Liza Anne's Track-by-Track Breakdown of 'Bad Vacation'

Liza Anne's Track-by-Track Breakdown of 'Bad Vacation'

by Liza Anne

The last few years of my life have been a swinging pendulum — from grief, to joy both coexisting on opposite shifts, one leaving just as the other shows up for her rounds. I felt that duality touring my last record, Fine But Dying, while living through the narrative of a love dying in real time. It was the future written in the past — pain written before felt, complete with details hand-tailored to my own depression. Some days I was relieved at the way my songs, though retrospective, were giving space for what I was feeling in that present but other days I felt tied to a cyclic echo chamber of my own making.

I guess I've always believed in the power of words — how certain phases of the moon, certain combinations of phrases and hope can posture us towards what tomorrow will hold. Songs have always been a bit of a premonitive act for me — writing before it happens. So, over a decade into the pattern of intuition turned writing turned life and its emotional experiences, I decided with this record, Bad Vacation, to intentionally intuit a version of myself that was what I needed most. It's a version of myself who is strong and empowered — who is brave enough to spend as much time in joy as grief. Who cares enough to cave into softness and growth.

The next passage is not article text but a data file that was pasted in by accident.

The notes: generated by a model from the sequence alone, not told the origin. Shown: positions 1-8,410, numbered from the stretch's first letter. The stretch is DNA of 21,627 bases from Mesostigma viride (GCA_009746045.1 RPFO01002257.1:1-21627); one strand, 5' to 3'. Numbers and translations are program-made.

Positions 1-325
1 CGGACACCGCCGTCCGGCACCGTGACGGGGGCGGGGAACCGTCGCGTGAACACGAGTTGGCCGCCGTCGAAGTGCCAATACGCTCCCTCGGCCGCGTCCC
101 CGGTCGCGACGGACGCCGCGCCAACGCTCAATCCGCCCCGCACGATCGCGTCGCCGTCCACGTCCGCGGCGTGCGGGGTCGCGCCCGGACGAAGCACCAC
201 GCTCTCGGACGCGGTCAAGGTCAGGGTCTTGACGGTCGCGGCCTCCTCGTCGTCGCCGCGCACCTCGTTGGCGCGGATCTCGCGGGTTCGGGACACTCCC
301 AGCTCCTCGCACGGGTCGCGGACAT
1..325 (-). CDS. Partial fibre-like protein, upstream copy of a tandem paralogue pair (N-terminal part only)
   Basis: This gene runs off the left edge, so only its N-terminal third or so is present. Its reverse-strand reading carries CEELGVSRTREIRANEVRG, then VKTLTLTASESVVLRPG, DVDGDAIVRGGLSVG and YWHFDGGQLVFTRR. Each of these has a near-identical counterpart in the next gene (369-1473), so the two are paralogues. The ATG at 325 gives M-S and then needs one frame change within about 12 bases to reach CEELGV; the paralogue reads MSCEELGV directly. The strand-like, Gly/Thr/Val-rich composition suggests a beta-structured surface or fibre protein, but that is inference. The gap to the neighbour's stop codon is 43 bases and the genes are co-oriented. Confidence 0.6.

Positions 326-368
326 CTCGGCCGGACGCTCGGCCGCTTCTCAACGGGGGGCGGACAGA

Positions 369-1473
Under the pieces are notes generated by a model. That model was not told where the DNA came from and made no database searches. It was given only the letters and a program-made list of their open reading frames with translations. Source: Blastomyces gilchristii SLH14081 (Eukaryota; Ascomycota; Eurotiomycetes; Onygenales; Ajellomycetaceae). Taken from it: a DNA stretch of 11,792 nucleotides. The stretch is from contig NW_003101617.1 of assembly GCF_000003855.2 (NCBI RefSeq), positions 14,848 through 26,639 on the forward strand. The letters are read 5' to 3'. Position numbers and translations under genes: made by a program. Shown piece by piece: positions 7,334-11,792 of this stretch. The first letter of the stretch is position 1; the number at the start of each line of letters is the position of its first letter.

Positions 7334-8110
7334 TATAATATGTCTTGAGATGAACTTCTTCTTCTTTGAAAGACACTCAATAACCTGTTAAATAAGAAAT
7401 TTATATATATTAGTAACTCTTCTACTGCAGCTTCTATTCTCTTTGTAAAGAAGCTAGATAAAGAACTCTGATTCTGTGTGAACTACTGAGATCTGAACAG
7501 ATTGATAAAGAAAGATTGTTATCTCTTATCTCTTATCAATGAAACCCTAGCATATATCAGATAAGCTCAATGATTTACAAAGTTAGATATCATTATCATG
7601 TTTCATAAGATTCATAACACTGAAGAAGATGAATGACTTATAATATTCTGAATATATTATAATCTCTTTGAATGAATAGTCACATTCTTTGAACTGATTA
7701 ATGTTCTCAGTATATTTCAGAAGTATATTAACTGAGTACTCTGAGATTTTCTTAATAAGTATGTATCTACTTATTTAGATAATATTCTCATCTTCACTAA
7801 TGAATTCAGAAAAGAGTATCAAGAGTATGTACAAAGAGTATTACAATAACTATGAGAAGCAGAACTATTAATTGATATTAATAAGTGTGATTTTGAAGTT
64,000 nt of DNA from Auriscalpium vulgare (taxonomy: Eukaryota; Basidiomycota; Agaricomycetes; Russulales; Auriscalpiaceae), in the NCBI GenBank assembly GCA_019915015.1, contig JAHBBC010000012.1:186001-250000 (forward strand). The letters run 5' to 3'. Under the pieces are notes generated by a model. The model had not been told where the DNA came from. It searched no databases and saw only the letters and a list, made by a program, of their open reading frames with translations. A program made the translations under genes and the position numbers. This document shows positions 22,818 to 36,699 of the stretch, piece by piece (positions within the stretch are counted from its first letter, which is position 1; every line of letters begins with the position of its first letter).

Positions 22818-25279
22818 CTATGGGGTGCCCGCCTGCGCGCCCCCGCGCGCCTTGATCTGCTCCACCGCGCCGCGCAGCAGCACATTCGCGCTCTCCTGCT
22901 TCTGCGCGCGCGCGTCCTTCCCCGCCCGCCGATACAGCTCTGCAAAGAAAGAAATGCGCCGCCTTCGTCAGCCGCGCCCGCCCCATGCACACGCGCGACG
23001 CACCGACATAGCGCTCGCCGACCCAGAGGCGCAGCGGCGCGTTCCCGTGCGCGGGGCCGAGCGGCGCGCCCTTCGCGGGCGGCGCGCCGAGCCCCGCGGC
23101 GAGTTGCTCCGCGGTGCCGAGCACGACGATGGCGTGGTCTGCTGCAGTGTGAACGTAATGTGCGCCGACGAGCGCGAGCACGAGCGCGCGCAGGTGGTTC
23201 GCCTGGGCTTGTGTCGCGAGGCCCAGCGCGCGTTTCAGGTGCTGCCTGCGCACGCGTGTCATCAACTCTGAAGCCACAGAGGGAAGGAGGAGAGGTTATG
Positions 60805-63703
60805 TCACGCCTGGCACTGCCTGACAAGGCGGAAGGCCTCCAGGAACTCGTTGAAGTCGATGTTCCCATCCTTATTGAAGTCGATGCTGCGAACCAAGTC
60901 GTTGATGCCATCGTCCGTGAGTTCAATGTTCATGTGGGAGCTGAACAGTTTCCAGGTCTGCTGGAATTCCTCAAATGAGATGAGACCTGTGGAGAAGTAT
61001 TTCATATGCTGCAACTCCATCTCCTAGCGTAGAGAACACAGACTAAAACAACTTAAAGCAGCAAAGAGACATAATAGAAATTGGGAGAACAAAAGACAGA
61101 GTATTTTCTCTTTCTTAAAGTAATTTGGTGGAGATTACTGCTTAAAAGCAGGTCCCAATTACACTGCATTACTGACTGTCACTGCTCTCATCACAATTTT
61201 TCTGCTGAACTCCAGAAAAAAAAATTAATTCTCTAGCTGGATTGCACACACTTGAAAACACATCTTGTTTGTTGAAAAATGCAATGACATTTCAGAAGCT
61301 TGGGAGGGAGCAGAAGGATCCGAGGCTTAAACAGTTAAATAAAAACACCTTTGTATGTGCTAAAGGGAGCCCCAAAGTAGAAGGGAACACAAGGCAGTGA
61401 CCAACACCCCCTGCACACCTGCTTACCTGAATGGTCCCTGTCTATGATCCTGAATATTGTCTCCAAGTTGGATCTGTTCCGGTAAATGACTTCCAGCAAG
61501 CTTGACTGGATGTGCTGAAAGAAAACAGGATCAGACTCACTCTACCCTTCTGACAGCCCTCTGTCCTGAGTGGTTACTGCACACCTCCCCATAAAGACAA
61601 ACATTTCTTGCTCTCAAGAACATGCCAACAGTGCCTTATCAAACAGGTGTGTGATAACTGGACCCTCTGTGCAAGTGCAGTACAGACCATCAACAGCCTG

This took going backwards — to childhood, almost — to reconnect with the emotions I got rid of because they were "too much." I realize as an adult, how calculated the shrink is to fit into whatever we feel makes others most comfortable. I wanted to expand, to give myself a childhood where I got to grow without the fear of eternal doom, without self-hatred and with some sense of internal belonging. I wanted freedom; I wanted the chance to be with myself again; I wanted the chance to move forward — so, I wrote it down.

"East Beach"

This is the sound of my hometown. I grew up on an island, my mom took a beach walk and recorded the sound of it and sent it to me. Starting this record off with the sound of something so familiar to me was important.

"Bad Vacation"